As the presence of COX2 was associated with a vasodilatory effect in the HF arteries of our 1-year-old obese Zucker rats, we hypothesized that COX2 may be involved in flow-induced remodelling and notably improve it. We then performed the ligation of the mesenteric arteries in old obese Zucker rats chronically treated with the COX2 inhibitor, celecoxib. After 3 weeks of ligation, no diameter enlargement was found in old obese Zucker rats, suggesting a key role of COX2 in this process. This is in agreement with a previous study reporting that COX2 inhibition or PGI2 receptor deletion enhances blood flow reduction after carotid artery ligation.42 The current study is also in agreement with previous data showing that inflammation is necessary for the dissociation of the extracellular matrix and the diameter enlargement in response to an increased flow, although macrophages and cytokines are not detected in the arterial wall 4 days after ligation.43 In the present study, acute COX2 inhibition with NS398 reduced the endothelium-dependent relaxation of HF arteries. These results clearly demonstrated the participation of COX2-derived vasorelaxing agents in acetylcholine-induced relaxation. The release of dilator agents in HF arteries of aged obese Zucker rats was further confirmed by the blunted phenylephrine-mediated constriction of these latter arteries, which was restored with acute NS398 infusion. All together, these data report that chronic rise in blood flow stimulates the release of dilator prostanoids in the arteries of old obese rats.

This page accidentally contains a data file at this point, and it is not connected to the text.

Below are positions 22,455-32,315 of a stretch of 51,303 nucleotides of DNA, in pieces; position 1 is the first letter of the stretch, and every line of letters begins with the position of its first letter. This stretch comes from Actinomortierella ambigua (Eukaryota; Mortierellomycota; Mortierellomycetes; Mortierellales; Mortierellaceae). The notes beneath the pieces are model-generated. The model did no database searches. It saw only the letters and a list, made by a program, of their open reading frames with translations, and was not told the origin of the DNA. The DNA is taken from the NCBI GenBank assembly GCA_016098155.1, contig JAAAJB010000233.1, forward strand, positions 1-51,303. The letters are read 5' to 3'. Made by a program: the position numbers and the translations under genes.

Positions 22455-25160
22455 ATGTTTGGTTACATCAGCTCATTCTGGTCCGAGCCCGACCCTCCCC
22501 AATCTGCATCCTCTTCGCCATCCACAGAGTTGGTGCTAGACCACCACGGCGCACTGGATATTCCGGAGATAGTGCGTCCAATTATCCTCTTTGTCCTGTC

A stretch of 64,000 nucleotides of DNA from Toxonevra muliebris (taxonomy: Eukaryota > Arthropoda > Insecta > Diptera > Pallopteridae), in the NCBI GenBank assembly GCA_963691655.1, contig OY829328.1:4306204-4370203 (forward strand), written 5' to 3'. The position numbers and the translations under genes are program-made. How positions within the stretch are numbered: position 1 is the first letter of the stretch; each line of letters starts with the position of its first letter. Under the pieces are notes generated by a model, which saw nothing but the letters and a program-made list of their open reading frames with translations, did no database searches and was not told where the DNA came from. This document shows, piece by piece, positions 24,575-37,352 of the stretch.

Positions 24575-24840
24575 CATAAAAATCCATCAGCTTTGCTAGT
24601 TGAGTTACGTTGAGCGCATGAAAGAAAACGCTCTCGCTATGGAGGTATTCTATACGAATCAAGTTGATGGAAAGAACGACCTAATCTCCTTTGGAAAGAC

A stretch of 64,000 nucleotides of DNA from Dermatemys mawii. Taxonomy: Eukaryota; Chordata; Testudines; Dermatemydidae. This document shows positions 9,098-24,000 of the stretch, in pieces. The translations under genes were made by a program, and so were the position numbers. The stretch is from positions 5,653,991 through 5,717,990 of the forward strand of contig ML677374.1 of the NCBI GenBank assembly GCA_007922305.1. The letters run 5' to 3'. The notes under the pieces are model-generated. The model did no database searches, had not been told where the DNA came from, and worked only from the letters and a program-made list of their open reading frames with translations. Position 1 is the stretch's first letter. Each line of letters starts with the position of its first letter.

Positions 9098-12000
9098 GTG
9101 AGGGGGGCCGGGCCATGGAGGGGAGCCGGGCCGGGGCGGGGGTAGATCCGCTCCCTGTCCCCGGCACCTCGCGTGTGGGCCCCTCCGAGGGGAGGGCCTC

In both young and aged obese Zucker rats, chronic rise in blood flow further reduced AMR. These observations, previously reported in one of our studies,6 are in agreement with the decrease in relaxation observed in HF arteries isolated from young Zucker diabetic fatty rats.8 In these two latter studies, we found that an excessive superoxide production in HF arteries reduces endothelium-dependent relaxation. In the present study, we showed that the presence of COX2 prevented, in part, the reduction in relaxation in the HF arteries. Thus, COX2-derived vasorelaxing agents reduced the fall in endothelium-mediated dilation. Nevertheless, AMR remained much lower than in lean rats. An excessive superoxide production most likely induces this effect, as shown in younger obese Zucker rats.6

While acute infusion of NS398 reduced the endothelial function of HF arteries taken from aged obese Zucker rats, this specific COX2 inhibitor improved AMR in NF arteries. A similar improvement in endothelial function with COX2 inhibition has been reported in aorta isolated from old hamsters.16 These results suggest that chronic increase in blood flow, in aged obese Zucker rats, induced a switch from the secretion of constrictor COX2 derivatives to dilator prostanoids. The difference between NF and HF arteries is probably the result of flow-induced activation of vasodilator processes28,44,45 as well as the result of the flow-mediated paradoxical production of ROS.13 Nevertheless, the resulting response in ageing is improved relaxation in response to both flow and vasodilators (present study and Dumont et al.11).